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Rivets: Keeping it all together
By H.G. Frautschy (originally published in EAA Sport Aviation, June 2000)
Have you ever tried to pull apart two pieces of stuck-together duct tape? Tug as you may on the ends of the tape, the adhesive seems to stick to itself with a tenacity that would stymie a tractor pull. But stick it on a surface and pull vertically and the tape comes off with comparatively little effort. What you’ve witnessed is the difference between two stress forces being applied to the tape’s adhesive: Shear, trying to separate the two pieces by pulling on the ends, and tension, the motion of pulling the piece up from the table.
Rivets resist these same forces in ways useful to those who want to build structures that will be light enough to fly but strong enough to tolerate the substantial loads imposed by the forces of flight. A rivet acts as a clamp that holds two or more pieces of material together, but its main job is to resist shear forces. A properly installed rivet will resist tension to a lesser degree, but its primary job is to transmit loads along the piece of material, not at a major angle away from it.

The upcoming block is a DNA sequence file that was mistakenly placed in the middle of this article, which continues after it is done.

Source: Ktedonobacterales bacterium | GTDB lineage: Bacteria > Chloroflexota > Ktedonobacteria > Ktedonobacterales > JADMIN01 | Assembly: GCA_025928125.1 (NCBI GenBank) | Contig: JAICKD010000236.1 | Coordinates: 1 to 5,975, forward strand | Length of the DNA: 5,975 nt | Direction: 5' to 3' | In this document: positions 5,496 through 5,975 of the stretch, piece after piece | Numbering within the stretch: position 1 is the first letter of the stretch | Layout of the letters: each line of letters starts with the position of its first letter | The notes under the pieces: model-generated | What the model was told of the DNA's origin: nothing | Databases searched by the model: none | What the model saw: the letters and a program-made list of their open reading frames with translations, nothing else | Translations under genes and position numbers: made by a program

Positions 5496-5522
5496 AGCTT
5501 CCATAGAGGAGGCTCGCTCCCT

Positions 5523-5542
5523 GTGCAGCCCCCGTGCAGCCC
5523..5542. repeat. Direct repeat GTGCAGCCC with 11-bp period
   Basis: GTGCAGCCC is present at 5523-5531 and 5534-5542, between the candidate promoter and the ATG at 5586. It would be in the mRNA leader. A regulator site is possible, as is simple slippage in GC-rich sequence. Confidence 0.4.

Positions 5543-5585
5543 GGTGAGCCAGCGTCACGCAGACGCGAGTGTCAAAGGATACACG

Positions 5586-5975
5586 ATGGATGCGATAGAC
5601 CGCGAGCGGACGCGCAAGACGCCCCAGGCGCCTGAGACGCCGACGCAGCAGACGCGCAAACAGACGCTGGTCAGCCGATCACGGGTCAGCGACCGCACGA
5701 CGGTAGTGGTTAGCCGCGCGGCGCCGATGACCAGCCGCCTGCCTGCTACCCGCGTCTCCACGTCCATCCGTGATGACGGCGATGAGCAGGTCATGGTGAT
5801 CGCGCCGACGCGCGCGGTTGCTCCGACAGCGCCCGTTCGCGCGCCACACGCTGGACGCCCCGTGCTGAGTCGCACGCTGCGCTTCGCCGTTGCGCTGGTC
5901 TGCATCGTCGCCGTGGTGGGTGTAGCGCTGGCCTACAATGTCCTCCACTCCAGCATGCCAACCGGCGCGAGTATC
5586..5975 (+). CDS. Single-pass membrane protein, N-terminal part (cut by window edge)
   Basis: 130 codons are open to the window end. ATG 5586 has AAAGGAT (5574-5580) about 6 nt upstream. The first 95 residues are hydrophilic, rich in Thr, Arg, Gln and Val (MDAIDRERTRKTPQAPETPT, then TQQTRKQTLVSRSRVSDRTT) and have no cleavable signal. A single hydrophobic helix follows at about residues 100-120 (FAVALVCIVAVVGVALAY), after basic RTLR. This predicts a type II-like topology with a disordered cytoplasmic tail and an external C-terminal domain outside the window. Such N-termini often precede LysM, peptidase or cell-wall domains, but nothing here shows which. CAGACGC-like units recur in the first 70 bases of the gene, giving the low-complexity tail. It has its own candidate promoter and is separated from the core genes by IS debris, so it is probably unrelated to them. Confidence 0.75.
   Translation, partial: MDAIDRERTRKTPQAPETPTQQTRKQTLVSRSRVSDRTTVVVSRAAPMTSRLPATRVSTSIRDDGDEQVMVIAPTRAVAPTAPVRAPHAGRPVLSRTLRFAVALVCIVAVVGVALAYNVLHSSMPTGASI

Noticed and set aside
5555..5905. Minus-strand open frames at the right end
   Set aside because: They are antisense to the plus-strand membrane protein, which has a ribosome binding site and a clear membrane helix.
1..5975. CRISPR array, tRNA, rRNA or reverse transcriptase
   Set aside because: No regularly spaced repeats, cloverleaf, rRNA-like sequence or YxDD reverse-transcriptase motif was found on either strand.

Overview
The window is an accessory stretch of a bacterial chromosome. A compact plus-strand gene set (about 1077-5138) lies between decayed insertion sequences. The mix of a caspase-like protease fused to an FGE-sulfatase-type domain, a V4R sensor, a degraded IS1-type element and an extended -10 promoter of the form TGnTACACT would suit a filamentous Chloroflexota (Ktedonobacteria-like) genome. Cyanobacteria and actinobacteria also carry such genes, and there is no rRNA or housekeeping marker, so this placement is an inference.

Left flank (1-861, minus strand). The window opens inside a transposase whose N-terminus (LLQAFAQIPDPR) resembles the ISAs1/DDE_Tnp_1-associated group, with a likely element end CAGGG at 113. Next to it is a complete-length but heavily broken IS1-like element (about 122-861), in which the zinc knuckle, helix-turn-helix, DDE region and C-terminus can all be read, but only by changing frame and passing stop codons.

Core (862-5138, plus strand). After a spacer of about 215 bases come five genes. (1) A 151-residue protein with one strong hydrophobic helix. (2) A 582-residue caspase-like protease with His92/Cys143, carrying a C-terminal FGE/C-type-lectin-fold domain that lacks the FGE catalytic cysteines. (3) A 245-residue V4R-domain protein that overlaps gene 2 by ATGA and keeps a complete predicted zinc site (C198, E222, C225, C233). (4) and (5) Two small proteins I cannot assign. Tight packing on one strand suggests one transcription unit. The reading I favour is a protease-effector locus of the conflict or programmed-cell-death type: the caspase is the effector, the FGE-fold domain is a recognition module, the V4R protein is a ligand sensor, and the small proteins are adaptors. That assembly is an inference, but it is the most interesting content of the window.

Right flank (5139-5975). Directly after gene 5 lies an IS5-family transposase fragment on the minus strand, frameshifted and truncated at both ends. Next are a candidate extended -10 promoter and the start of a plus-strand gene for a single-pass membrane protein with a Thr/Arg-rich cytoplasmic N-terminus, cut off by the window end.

Rivets have been in use since aviation’s earliest days. Until welded structures became more common, riveting a structure or component was the preferred method. When the temper and/or dimensions of an aluminum or steel sheet must be maintained, riveting is still the most common method used to join the various components.
The two rivets we see most often are the round universal head MS 20470 and the 100-degree countersunk MS20426. They are identical to the older AN426 and AN470 rivets that became the standards during World War II. Before the war, manufacturers used a bewildering array of rivets, including the round head (AN430), with a higher-diameter head than the newer universal head; the brazier head (AN455 and AN456), with a flatter and wider head; and the flat head (AN442), among others. Most of these types have gone by the wayside, but you can still find them at times, particularly when someone is restoring an older airplane and wishes to maintain the same look.